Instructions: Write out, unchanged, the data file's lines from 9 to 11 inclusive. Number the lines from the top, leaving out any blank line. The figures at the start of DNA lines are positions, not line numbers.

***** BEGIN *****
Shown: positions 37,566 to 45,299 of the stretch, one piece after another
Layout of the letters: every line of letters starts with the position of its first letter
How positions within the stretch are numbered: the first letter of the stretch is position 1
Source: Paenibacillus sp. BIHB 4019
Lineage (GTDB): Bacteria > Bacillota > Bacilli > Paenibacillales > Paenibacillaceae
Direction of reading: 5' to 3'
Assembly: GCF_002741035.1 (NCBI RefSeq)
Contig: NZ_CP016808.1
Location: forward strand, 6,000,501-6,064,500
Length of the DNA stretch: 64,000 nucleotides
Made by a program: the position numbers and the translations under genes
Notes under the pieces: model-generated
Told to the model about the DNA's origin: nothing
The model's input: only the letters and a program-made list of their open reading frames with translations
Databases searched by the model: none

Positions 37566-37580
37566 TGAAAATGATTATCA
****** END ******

Location: forward strand, 6,000,501-6,064,500
Length of the DNA stretch: 64,000 nucleotides
Made by a program: the position numbers and the translations under genes